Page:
IRS Revokes Favorable PLR Concerning Ability of Tribe to Pass ITCs to Lessee in Master-Tenant Structure

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In recently released Private Letter Ruling 2016-40-010 (the new ruling), the IRS prospectively revoked PLR 2013-10-001 (the original ruling), concluding that a Native American tribe may not elect to pass investment tax credits (ITC) associated with renewable energy assets on reservation lands to a taxable entity under Section 50(d)(5) of the Tax Code.  [Click here for our discussion of PLR 2013-10-001.]

The original ruling describes the Tribe’s plans to place in service renewable energy assets on reservation lands.  The assets will constitute “Section 48 energy property” that qualifies for the ITC.  The renewable energy assets will generate electricity that will be sold to third parties and used by the Tribe in its governmental activities.  The Tribe will maintain ownership of the renewable assets at all times, but will lease the assets to a lessee, during which time the lessee will operate the assets and will be entitled to the net revenues derived from the operation of the assets, including the net revenue derived from the sale of electricity to third party utilities and the Tribe.  At the conclusion of the lease, the Tribe will assume control over the renewable energy assets.  The Tribe and the lessee desired to make the election under Section 50(d)(5) of the Tax Code to allow the ITCs associated with the renewable energy assets to be passed-through the lease to the lessee.  While not stated in the original ruling, it can be assumed that the Tribe and lessee were contemplating a standard “master-tenant” or “lease pass-through” structure, in which the lessor and lessee agree that the lessee will claim the ITC, with the lease terminating shortly after the five-year ITC recapture period.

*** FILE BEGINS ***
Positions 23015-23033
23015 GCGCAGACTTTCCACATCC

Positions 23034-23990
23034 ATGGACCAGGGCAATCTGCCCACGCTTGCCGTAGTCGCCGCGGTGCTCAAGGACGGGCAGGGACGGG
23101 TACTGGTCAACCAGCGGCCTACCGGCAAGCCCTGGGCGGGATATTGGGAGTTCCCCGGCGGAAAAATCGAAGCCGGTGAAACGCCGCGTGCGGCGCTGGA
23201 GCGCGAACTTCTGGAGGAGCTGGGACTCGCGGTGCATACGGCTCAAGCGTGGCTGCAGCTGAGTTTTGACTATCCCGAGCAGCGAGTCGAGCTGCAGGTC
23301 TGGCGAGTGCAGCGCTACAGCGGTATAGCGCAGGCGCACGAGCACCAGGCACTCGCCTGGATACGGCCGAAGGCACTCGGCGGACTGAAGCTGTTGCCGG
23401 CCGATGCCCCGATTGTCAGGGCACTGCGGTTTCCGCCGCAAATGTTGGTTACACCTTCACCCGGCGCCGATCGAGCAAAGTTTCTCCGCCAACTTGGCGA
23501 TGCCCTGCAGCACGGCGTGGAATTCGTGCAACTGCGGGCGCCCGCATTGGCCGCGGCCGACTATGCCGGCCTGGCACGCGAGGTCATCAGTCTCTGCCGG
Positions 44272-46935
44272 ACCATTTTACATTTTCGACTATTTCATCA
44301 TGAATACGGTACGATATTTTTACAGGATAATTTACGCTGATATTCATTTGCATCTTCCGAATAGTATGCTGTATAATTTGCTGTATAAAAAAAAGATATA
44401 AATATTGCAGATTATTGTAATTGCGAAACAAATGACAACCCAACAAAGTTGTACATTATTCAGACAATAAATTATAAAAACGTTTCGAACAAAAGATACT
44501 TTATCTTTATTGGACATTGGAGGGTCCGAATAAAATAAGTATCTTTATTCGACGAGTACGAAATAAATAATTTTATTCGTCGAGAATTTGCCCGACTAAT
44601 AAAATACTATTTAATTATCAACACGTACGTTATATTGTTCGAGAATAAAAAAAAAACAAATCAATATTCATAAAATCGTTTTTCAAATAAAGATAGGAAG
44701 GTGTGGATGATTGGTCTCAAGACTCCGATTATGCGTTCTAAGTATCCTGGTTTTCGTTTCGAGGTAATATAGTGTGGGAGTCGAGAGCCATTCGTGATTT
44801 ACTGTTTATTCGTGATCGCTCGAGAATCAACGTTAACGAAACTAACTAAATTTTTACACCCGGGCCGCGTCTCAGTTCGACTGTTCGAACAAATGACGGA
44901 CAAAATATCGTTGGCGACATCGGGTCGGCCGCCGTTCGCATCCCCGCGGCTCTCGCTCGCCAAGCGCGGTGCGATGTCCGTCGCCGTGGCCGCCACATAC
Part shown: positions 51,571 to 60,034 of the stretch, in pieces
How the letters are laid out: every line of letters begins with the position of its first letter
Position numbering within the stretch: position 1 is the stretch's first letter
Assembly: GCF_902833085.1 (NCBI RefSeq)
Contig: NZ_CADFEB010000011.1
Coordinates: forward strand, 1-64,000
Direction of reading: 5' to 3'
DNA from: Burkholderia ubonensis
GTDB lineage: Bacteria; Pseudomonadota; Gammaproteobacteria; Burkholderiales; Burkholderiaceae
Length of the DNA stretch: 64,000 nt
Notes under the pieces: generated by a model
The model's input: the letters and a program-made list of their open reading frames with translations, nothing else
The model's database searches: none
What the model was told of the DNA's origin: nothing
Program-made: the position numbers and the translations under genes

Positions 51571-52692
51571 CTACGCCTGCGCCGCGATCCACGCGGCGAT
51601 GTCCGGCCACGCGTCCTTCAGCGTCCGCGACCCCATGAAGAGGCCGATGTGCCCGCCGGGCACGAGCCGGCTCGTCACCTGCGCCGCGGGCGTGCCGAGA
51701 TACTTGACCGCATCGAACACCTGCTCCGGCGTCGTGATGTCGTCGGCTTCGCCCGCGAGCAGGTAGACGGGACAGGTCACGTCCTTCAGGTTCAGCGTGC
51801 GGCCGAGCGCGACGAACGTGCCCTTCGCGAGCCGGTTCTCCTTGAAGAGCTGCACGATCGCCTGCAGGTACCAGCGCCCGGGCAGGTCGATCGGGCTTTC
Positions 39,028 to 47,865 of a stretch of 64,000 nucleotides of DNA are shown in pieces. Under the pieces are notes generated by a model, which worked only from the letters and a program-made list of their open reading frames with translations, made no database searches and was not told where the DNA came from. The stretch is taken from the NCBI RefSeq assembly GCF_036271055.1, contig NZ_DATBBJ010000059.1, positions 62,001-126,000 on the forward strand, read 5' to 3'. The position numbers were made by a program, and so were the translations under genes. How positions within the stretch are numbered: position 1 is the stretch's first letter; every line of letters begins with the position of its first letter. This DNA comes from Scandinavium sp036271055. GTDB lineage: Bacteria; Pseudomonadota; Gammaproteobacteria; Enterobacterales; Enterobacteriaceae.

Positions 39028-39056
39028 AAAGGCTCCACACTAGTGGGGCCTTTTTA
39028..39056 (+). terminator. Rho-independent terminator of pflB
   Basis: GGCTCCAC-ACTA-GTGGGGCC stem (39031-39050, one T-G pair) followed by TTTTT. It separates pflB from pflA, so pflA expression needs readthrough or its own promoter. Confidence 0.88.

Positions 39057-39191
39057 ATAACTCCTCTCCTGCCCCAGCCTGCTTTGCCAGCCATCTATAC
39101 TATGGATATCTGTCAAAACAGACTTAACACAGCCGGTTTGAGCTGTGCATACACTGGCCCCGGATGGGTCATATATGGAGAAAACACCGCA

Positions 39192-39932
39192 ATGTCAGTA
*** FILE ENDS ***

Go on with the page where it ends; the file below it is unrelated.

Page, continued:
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IRS Issues Proposed Rules on Income Inclusion under Section 50(d)(5)

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The IRS just published long-awaited temporary regulations under section 1.50-1T governing the section 50(d)(5) income inclusion rules. These rules apply to lessees of investment credit property when the lessor elects to treat the lessee as having acquired the property for its fair market value and pass through the investment tax credit available under section 46 (which includes the section 48 energy credit (“ITC”)). When the lessor makes that election, the lessee must include in gross income 50% of the amount of the ITC ratably over the 5-year MACRS period for energy property in lieu of the basis adjustment that the lessor would have been required to make had it not made the pass-through election. The ITC amount included in gross income is determined regardless of the lessee’s income tax situation, and the ratable income inclusion begins on the date that the property is placed in service.

The temporary regulations provide that when the lessee is a partnership, the income is taken by the “ultimate credit claimant,” which is the partner(s) that claimed the tax credit and cannot be treated as an item of partnership income. Because this income goes to the partners proportionally based on their respective share of the ITC rather than the partnership, partners are not permitted to increase their tax basis in the partnership as a result of the Section 50(d) income inclusion and claim a loss on the disposition of their interest. The temporary regulations also apply to shareholders in S corporations.

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New Hampshire Doubles Solar Net Metering Cap

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New Hampshire has doubled the caps on energy that both residential and commercial customer-generators of rooftop solar can sell back to the grid, raising the cap from 50 MW to 100 MW. The governor signed H.B. 1116, which was introduced this past March, into law on May 2, 2016.